As many of you reading this already know, I recently proposed to my girlfriend, Christie Yant, who I have been seeing for about a year now. Because several of you were asking for details, here’s how the proposal happened.
The ring had belonged to my grandmother, who I took care of and lived with for several years (and who helped raise me as a kid). My grandmother and grandfather were married for 60+ years, so the ring seemed to have a lot in its favor. Getting the ring sized was a bit of a challenge; I didn’t know Christie’s ring size, so I had to do some detective work. There weren’t a whole lot of rings laying around for me to borrow and take down to the jeweler’s, so at some point I was kind of despairing. I didn’t want to ask her daughter Danni, or any of her friends, lest I tip my hand too early. Thankfully, eventually I saw her wearing one of her rings, then later saw that same ring in the bathroom. But I didn’t want to take that one since she’d just been wearing it, in case she went back looking for it to put it on again. So I dug around and found another ring and compared the two to make sure they were the same size.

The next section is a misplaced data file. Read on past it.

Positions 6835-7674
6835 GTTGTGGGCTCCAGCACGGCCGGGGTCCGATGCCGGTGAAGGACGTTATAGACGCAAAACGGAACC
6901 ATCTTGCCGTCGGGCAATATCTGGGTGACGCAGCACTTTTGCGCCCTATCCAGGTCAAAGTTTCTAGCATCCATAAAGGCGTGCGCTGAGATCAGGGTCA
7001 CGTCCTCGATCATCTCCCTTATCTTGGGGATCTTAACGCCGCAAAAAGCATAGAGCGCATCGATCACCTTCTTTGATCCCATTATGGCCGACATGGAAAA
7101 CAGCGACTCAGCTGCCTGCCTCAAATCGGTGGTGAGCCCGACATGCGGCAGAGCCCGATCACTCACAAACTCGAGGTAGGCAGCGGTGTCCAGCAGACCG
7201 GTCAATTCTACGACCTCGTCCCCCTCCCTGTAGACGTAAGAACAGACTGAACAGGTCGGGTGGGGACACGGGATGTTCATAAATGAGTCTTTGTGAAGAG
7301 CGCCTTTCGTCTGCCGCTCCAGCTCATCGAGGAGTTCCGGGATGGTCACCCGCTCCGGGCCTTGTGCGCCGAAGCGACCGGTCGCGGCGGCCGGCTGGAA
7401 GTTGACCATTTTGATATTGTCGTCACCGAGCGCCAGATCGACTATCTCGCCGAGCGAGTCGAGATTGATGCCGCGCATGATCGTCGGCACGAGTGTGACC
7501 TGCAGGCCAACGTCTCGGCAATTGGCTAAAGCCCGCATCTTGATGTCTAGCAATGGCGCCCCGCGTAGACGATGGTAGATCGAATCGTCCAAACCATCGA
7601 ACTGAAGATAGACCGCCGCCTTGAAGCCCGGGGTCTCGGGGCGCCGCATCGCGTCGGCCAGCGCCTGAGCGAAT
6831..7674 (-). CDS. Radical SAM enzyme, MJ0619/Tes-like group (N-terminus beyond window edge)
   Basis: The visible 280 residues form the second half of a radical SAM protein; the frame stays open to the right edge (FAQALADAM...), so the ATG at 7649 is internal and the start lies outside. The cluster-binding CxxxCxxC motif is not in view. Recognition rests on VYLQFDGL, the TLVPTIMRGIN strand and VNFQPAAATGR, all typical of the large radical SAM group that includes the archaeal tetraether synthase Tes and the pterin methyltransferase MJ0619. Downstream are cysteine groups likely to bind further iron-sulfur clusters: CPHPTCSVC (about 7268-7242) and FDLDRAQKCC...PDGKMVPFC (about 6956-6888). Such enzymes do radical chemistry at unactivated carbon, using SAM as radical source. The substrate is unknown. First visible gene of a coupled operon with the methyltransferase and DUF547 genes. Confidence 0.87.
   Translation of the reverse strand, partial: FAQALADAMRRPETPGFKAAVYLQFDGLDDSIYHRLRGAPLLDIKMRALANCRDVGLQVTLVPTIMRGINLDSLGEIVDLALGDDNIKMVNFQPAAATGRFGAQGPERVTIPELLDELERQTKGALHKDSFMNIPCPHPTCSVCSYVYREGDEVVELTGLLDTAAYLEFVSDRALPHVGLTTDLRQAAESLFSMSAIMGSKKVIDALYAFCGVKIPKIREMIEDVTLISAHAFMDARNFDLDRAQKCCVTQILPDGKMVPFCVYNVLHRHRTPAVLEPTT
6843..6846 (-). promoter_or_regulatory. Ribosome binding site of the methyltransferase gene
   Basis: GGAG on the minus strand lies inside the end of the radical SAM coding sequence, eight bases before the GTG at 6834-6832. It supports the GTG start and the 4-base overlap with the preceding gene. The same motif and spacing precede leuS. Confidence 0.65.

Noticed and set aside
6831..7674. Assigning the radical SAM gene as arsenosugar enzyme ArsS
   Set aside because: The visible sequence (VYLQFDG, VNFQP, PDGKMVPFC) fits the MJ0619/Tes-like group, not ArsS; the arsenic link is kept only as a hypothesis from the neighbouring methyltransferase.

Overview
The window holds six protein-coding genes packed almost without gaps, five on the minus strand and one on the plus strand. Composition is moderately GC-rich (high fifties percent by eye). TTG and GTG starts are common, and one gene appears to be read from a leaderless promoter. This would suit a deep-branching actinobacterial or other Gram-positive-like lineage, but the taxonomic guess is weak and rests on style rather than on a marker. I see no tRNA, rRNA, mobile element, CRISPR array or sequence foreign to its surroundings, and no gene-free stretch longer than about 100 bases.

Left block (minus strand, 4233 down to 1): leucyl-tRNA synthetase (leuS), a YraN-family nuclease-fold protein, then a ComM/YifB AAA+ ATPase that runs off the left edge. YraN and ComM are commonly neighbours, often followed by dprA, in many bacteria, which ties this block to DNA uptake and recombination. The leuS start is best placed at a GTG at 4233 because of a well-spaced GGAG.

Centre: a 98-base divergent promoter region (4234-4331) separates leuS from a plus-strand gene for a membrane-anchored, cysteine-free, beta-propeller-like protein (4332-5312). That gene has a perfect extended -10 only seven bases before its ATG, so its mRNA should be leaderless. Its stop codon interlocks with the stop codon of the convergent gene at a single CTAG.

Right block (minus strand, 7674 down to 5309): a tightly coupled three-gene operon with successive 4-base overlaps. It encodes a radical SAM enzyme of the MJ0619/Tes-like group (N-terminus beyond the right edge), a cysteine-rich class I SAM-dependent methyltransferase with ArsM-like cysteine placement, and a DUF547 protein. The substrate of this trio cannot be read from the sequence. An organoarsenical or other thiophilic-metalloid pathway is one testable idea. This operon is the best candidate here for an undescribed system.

Ring in hand, my next challenge was to find a way to get down to the jeweler in secret. One of the nice things about both of us working from home is that we can basically spend all day with each other. But that can make things a bit difficult when you want to plan a surprise. We also only have one car that we share between us, and we usually go to the gym together, so I don’t really have any good excuses generally to go out by myself. Fortunately, after I found the ring for size-reference, one day Christie didn’t feel like going to the gym, so I was able to stop by the jeweler on the way and drop it off. I also had my grandparents’ wedding bands, so I got those rings resized too.
Nearby where we live in Lompoc is La Purisma Mission, one of the Spanish missions in California, a series of religious and military outposts established by Spanish Catholics of the Franciscan Order between 1769 and 1823 to spread the Christian faith among the local Native Americans. The Purisma mission is now a California state park, and is nearly fully preserved: the old buildings are still there and restored, so it’s kind of a combination of museum and park. Christie took me down there on my first trip out to visit her here in Lompoc, as it’s one of her favorite places, and we go down there for walks fairly regularly.
[Christie’s note: We intend to rebuild civilization there after the Apocalypse.]